This study uses Re-Os isotopes from sulfide minerals (molybdenite, pyrite, chalcopyrite,
bornite, sphalerite, arsenopyrite, and galena) and magnetite from high (400–500°C)
and low and low (<300°C) temperature mineralization assemblages associated with the
intrusion of igneous rocks to trace the source of Os and by inference the other metals.
The source of Os is used as a proxy for the source of copper and gold in these systems.
Concentrations of Re-Os for all sulfides except molybdenite in various deposit types vary
from 0.005–2 ppb Os and 0.120–500 ppb Re. Initial
187Os/188Os ratios derived from isochron plots ranges from
0.15–50. These data show interesting relationships among deposits of different
styles within the district, region, and worldwide scales. On the district-deposit scale,
Re-Os isotopes illustrate a complex behavior for the source of Os and by inference other
transition and noble metals. The source of Os can be linked to one intrusive event,
multiple intrusive events, and the sedimentary rocks into which the magmas intersect.
On a regional scale, in the Andean Cordillera, Re-Os isotopes reveal a correspondence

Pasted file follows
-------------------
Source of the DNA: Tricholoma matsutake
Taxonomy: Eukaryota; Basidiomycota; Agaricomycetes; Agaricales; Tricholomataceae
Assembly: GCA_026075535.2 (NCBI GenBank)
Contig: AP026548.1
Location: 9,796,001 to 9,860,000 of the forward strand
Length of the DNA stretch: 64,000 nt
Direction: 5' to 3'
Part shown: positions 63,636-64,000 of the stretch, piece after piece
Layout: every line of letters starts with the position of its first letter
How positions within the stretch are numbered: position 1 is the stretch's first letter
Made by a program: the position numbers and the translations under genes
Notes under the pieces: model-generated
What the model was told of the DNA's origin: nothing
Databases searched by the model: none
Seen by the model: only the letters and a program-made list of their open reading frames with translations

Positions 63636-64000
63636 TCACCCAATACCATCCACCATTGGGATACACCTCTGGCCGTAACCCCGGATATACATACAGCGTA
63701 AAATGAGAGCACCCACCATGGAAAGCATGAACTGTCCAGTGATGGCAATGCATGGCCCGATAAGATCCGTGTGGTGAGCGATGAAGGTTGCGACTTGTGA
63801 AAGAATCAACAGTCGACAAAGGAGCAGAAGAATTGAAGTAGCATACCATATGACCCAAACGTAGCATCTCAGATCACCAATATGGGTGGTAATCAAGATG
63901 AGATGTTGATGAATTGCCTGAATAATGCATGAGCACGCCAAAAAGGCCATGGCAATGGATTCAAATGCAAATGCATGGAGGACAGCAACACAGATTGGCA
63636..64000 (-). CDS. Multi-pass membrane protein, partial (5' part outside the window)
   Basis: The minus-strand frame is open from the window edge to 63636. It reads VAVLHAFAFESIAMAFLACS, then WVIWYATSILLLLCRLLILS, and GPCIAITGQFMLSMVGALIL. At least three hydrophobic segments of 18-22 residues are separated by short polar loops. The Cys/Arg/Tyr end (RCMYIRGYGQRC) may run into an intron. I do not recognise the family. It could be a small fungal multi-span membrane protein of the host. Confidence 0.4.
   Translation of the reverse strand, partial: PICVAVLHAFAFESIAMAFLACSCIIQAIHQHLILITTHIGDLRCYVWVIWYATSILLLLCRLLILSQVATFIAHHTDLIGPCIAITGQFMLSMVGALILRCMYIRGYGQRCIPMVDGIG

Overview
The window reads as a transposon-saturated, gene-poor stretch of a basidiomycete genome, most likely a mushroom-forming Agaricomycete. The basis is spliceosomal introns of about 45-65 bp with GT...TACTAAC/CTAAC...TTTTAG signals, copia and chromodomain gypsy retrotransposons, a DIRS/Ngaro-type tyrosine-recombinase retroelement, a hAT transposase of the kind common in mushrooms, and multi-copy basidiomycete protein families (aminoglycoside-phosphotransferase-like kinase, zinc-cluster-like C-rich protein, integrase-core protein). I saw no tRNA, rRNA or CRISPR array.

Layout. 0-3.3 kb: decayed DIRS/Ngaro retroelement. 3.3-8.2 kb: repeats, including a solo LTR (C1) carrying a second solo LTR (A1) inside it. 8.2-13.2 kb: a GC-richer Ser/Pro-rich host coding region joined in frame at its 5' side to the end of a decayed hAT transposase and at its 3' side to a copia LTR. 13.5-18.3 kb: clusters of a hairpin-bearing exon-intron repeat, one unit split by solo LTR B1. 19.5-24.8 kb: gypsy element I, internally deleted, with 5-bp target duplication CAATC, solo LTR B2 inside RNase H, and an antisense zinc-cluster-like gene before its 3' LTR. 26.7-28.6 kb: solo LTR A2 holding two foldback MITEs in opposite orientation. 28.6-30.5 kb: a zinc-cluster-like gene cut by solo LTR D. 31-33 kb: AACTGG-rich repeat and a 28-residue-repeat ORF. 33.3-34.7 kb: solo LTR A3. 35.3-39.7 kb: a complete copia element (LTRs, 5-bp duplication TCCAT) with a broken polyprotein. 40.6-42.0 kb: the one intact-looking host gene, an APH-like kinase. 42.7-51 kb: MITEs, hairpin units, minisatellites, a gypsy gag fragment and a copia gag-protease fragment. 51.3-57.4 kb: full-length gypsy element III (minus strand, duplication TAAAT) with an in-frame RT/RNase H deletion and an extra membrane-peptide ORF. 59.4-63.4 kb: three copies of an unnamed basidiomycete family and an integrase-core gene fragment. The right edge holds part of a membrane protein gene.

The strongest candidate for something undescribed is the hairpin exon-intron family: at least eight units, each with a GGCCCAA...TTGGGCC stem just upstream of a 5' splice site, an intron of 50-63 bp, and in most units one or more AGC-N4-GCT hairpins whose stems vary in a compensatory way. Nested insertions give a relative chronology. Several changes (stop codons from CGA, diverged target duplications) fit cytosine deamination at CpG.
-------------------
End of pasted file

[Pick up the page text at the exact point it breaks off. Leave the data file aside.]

between the initial 187Os/188Os ratios from sulfides of the
ore deposit and amount of copper present in porphyry copper deposits. Eleven deposits
sampled from different crustal blocks and different mineralization ages form a trend in
which deposits that contain large amounts of copper have less radiogenic
187Os/ 188Os initial ratios, suggesting a greater mantle
component. Smaller deposits have more radiogenic Os suggesting greater crustal components.
On a global scale, the significant observation for the deposits that form in arc
environments is that all of the calculated initial 187 Os/188Os
ratios are greater then the chondritic mantle. This indicates that there must be a crustal
source (recycled in a metasomatized mantle, lower/upper continental crust, or subducting
slab) that contributes Os and by inference other metals present in porphyry coppers. Another
feature of the data set is that gold-bearing systems in arc environments associated with
porphyry intrusions have crustal signatures (0.5–2.5) regardless of the style of
the related ore body. For instance, the low/high sulfidation epithermal gold systems in
Bucaramanga Columbia (187Os/ 188Os initial 1.2), the massive
sulfide ores of the Grasberg, Irian Jaya (187Os/188Os initial
0.7–1.2), and Cu-Au skarns in the Hedley District, British Columbia
(187Os/ 188Os initial 1.7–2.5) all have large crustal